The terms “hard” or “private money” are typically used to describe a company or an individual that’s not a bank but lends money anyway, usually under non-traditional qualifying terms.
This type of lending relies heavily on risk, which means the fees around private money lending are typically higher than other, more traditional forms of financing. However, these companies are more apt than conventional lenders to approve your loan so long as you can provide adequate collateral, with the money sourced from private investors.
Private money lending has received its share of criticism over the years, and there are questions if hard money and private money are in fact the same. The truth is that the legal difference between the two terms hasn’t been defined.
So lenders call themselves whatever they wish according to their preference, be it loan originators, loan brokers, or even mortgage brokers.
Hard money was the term used in the old days when the financing industry wasn’t quite as stable as it is today. These days, we call it private lending, since it better defines the regulations it follows.
Please take note that in this article, we use “hard money” and “private money” interchangeably. Continue reading to learn more about private money lending.
How “Hard Cash” or “Hard Money” was Coined
Hard money or hard cash was used back in the day to refer to loans that were particularly difficult to secure from traditional lending sources, like banks. These terms can also apply to the asset formally declared as collateral. When a borrower declares a property or something of value as collateral, this property goes “hard” as collateral against the borrowed money.
These days, private money lenders are becoming more popular. This lending practice best describes the business model of companies (or individuals) that grant loans to people who don’t qualify for traditional bank loans.
Who Private Money Lending is For
Private money loans are typically the option of last resort for businesses or individuals who don’t qualify for a bank loan — although apparently some borrowers opt for private money lenders over banks because the funding solution approves loans faster and doesn’t require a ton of paperwork. Private money lending also offers more options when it comes to collateral, unlike banks, which can be very specific about what they’ll accept.
By definition, private money lending is the business of lending money to fund startups and certain investments, loans which are secured via real estate or vehicles. Acquiring capital is arranged through private lenders and/or personal investors.
When one speaks of private lenders, they’re typically referring to companies that have their own group of personal investors who issue loans, similar to a bank. Personal investors, on the other hand, are individuals who have their own capital, or a group of people who gather their funds together for the purpose of issuing loans.
When to Turn to Private Money Lending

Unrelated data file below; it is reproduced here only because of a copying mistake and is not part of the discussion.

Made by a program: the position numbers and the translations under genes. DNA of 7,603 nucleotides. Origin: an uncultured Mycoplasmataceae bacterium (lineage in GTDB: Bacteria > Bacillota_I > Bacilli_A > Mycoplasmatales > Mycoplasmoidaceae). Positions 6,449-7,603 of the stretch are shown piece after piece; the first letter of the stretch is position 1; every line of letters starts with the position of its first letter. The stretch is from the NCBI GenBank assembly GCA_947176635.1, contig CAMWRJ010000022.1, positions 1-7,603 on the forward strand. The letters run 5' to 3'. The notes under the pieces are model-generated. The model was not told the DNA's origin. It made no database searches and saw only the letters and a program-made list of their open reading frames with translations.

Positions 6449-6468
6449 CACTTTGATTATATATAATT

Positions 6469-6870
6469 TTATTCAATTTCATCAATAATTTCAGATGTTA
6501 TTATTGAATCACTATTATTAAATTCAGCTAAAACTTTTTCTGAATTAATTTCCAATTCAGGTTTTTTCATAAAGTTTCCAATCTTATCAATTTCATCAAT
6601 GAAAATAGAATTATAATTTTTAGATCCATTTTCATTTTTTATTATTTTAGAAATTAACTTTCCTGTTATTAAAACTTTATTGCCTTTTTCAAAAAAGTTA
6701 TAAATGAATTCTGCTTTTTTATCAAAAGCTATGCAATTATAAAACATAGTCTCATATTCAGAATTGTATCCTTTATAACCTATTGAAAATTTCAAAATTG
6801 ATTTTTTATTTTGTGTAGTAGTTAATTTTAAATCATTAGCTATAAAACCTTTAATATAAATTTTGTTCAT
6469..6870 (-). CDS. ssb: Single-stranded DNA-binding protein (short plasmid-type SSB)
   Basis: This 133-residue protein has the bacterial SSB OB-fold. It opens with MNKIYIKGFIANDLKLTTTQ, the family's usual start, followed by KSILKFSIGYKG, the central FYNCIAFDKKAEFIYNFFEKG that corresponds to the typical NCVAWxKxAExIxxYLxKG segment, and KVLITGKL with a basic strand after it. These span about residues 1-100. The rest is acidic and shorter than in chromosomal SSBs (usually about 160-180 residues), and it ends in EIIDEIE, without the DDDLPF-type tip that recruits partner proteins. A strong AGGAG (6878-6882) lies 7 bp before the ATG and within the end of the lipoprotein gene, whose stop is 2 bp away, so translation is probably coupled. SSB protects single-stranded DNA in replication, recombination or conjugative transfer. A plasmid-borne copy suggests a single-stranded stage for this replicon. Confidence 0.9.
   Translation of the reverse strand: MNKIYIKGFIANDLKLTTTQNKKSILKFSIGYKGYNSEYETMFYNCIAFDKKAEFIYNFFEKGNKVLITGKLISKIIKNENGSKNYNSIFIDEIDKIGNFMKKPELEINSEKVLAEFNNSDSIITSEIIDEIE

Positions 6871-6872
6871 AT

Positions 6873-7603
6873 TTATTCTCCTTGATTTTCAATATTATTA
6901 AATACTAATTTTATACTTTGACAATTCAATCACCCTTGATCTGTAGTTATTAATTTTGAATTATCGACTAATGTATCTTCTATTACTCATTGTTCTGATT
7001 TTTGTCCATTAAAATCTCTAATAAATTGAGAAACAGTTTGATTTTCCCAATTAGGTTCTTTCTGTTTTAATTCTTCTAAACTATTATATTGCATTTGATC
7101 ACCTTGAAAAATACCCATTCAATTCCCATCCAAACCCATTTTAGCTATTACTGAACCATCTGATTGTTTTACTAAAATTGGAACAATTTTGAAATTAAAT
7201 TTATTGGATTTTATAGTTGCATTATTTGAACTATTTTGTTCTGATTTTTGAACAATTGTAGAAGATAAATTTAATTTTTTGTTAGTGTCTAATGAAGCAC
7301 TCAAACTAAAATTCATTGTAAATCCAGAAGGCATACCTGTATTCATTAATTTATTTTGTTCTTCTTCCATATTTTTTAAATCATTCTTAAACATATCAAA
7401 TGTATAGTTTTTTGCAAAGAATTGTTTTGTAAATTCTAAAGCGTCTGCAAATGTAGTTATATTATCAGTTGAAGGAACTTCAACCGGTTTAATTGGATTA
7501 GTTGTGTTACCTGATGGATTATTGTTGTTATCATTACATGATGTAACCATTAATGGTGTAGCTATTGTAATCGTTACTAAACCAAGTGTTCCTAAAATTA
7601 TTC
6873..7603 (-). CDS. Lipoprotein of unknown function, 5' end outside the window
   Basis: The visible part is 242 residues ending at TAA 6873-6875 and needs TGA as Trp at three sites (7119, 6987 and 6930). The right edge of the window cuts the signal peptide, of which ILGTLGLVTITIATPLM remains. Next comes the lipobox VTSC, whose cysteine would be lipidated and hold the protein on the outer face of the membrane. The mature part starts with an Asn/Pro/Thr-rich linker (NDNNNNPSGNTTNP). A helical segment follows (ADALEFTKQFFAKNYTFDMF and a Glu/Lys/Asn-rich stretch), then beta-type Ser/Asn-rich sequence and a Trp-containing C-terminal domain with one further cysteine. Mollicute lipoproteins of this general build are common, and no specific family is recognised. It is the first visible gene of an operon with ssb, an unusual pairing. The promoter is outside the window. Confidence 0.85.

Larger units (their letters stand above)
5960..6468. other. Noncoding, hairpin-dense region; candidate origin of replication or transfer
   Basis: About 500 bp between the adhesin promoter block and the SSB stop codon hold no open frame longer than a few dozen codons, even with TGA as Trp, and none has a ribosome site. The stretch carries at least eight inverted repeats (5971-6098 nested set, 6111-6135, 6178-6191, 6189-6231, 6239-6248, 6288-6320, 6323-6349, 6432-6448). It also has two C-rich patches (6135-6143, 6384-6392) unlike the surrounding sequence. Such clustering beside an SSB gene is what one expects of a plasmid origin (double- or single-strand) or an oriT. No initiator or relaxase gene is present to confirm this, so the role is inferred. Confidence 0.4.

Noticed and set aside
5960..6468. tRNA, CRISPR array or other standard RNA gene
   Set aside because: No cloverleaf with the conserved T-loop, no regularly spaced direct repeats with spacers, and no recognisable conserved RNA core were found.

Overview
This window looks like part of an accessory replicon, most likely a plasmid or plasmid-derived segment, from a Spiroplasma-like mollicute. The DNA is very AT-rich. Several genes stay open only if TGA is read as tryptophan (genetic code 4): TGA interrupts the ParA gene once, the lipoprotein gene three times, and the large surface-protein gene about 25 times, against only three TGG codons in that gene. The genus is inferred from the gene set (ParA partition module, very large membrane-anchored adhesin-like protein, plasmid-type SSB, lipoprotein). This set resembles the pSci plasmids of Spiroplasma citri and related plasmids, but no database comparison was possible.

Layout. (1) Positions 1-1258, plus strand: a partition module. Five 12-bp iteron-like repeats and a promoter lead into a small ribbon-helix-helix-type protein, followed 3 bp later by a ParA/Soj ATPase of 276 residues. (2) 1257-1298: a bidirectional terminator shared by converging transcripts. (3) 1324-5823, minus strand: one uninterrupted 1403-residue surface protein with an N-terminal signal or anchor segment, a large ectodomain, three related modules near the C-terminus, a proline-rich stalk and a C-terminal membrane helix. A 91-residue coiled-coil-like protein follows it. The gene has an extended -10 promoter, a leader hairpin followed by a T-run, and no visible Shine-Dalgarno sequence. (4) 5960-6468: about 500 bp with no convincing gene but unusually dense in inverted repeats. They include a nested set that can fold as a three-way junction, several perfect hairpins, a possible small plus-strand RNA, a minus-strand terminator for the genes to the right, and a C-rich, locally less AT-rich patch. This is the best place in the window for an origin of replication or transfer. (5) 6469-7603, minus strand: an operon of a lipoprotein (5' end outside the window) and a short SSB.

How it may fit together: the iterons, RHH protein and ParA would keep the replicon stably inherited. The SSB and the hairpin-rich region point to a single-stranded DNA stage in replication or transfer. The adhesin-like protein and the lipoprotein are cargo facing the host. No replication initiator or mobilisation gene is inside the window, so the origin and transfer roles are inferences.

There are several reasons why some people and/or businesses opt for hard money or private funding. However, you’ll likely have few alternatives to private funding if you:
- Have poor or no credit
- Have an outstanding debt-to-income ratio
- Need funds for things that banks refuse to finance, such as construction, land, and properties situated in places with high default rates
- Have been refused real estate-based loans because you’ve reached the limit allowed to be funded
- Are looking for a higher loan-to-value (LTV) than banks offer
- Are looking to leverage your available money for several deals or loans instead of putting it all for a single payment
- Have a short term need for a loan, especially larger amounts
- Need urgent matters funded such as rehab, bills, or repairs
- Need to close your real estate investment immediately
There could of course be other reasons not listed here. However, whatever it is, there’s likely to be a private money lender willing to approve your loan — for a fee.
Finding the Right Lender
Yes, private money lenders are a dime a dozen, but keep in mind that they have different terms and rates, which are invariably going to be dramatically higher than the rate you’d get from a bank or mortgage company.
As such, you may fare better by trying to look for a private lender on your own. Start by asking your friends and relatives if they know of a trustworthy lender, or try looking for a private investor through real estate mortgage brokers.
A real estate mortgage broker is in no way connected to or employed by a lender. This individual is simply an entrepreneur who can help match you with the right investor. He or she will communicate with you throughout the process and coordinate and package your loan from beginning to end.
Banks are everywhere, but when you’re suddenly finding yourself constantly being denied a loan, there is almost always going to be a private money investor or lender willing to help you out — again, for a substantial fee.
You can also find these lenders online through directory services. Once you find your potential lender, try to look for and reach out to some of their previous clients. It’s critical for you to know the reliability of a lender so you can acquire funding at a rate you can afford.